This show isn't worse than most; that's just not saying very much.

Edited by shapeshifter
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8 minutes ago, shapeshifter said:

That's what I thought too, but there was also the line shortly after that implying that the "board" had to agree:

  • [Miles] You're gonna sell the house? No. No, you can't do that. There has to be another way.
  • [Dad] There isn't. And I won't send your uncle to prison. Let's just hope the board feels the same way. I've got to get down there.

—which does imply it's not Miles' Dad's house to sell. It's just that the prison line was wedged into the middle of it, which doesn't fit. And Miles' lines made it sound like it was his Dad's to sell, since he hadn't asked the "board" yet, so "you" didn't seem to be referring to the governing body of the church. It's like someone pointed out all the problems with the script that you noticed, @Yeah No, but then that person didn't get to read the re-write or something.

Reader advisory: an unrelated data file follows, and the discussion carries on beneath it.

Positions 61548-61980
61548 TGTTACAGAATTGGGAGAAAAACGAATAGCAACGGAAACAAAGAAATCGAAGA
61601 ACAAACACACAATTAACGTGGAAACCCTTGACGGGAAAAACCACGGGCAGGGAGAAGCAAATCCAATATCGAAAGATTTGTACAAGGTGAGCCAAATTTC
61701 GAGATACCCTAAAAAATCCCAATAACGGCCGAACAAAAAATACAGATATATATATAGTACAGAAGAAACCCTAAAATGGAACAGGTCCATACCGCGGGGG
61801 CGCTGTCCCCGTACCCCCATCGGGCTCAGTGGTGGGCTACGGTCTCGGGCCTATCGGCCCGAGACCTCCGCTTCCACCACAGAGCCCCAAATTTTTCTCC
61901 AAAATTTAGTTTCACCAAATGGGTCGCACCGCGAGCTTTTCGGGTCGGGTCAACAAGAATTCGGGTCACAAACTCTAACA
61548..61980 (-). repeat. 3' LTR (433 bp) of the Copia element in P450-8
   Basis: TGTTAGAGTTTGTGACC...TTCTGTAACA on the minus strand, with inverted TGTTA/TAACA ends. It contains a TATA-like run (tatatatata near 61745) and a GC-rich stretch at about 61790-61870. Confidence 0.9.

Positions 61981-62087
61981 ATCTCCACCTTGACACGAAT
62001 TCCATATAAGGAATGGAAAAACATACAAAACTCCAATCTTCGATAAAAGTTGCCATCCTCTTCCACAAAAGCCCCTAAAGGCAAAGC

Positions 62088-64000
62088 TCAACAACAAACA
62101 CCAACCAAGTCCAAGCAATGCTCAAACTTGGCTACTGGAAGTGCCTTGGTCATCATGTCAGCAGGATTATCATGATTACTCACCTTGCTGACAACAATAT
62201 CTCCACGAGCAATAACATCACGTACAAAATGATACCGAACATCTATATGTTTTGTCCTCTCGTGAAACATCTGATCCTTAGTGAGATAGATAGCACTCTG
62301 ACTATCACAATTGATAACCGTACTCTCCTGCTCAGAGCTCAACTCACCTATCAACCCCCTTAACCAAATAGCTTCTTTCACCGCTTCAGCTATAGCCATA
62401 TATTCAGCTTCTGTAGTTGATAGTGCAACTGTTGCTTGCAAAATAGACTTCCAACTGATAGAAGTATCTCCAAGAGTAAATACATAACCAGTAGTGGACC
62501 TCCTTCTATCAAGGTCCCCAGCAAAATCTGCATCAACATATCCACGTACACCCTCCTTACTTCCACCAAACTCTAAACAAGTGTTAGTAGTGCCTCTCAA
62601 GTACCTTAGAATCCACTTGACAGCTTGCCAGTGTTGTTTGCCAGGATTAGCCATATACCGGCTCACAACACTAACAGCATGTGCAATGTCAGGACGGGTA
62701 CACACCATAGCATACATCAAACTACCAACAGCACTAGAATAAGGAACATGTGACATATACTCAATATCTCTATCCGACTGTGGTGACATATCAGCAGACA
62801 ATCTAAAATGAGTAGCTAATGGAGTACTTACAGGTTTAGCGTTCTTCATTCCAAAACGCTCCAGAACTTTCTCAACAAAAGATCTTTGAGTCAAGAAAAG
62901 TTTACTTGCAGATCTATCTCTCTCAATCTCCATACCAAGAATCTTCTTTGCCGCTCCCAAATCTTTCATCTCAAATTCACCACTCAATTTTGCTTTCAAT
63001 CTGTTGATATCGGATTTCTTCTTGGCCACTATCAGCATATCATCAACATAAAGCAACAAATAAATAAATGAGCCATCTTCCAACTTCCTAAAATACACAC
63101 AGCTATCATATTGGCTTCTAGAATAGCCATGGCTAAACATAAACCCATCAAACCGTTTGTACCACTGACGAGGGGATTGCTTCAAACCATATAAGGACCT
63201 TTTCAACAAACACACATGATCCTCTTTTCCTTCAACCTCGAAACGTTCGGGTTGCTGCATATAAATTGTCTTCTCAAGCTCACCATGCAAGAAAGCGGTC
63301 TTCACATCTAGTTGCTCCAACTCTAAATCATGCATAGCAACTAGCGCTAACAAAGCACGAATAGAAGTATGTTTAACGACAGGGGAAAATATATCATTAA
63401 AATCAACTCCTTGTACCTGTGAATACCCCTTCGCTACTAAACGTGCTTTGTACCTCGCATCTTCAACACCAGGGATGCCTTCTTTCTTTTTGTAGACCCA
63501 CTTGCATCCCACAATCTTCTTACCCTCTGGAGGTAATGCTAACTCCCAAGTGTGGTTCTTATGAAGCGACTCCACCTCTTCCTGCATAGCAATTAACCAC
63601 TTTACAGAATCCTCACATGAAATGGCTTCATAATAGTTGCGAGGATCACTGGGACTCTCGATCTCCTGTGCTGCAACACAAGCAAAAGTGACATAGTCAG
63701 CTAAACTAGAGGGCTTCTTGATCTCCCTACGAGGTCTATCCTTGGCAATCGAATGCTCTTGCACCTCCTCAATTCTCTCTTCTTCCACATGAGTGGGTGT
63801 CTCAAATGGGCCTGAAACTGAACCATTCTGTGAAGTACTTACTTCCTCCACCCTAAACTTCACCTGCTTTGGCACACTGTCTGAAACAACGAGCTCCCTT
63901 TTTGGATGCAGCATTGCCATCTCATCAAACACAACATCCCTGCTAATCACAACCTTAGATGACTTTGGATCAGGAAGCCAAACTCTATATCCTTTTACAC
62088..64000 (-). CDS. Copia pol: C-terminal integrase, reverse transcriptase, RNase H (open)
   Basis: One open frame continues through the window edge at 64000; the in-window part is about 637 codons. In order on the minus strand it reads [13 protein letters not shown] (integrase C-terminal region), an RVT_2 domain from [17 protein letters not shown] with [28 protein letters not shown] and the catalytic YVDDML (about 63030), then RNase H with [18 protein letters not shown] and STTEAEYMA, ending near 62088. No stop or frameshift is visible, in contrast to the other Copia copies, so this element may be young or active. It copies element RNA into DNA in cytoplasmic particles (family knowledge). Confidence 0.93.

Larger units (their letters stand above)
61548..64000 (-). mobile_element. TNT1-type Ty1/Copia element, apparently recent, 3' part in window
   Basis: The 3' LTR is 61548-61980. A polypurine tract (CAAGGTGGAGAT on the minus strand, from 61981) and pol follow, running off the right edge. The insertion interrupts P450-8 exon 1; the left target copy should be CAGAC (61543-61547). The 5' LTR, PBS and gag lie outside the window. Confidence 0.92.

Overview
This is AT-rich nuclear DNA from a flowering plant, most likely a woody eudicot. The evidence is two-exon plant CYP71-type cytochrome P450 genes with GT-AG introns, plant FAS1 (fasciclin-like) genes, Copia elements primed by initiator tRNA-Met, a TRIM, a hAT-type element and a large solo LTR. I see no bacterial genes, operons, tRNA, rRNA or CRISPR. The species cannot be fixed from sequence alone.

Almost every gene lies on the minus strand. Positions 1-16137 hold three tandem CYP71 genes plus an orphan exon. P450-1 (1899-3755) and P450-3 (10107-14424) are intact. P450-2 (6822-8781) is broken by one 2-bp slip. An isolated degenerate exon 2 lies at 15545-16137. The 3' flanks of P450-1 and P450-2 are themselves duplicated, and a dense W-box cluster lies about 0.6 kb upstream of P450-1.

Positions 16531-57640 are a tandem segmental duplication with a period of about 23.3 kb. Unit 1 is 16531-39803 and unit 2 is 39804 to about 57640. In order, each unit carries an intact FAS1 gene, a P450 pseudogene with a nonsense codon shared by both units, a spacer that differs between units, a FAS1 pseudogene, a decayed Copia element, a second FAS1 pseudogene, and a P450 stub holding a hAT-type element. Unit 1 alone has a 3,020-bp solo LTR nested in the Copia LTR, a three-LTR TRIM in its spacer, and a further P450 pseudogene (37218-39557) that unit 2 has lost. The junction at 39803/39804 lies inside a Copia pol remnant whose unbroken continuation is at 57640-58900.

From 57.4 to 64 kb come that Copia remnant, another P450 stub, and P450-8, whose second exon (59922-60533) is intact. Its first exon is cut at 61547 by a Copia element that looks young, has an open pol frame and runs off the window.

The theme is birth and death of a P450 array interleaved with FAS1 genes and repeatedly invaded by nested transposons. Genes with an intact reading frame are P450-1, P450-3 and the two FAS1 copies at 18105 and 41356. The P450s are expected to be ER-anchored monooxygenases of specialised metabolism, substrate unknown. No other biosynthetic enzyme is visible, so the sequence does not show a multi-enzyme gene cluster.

There was also one other thing that they got wrong, I can't remember the exact line but Dad also made some mention about the congregation or something like that being involved in the decision.  It it would actually be the Episcopal diocese that would decide whether or not to sell the rectory house, not even the vestry.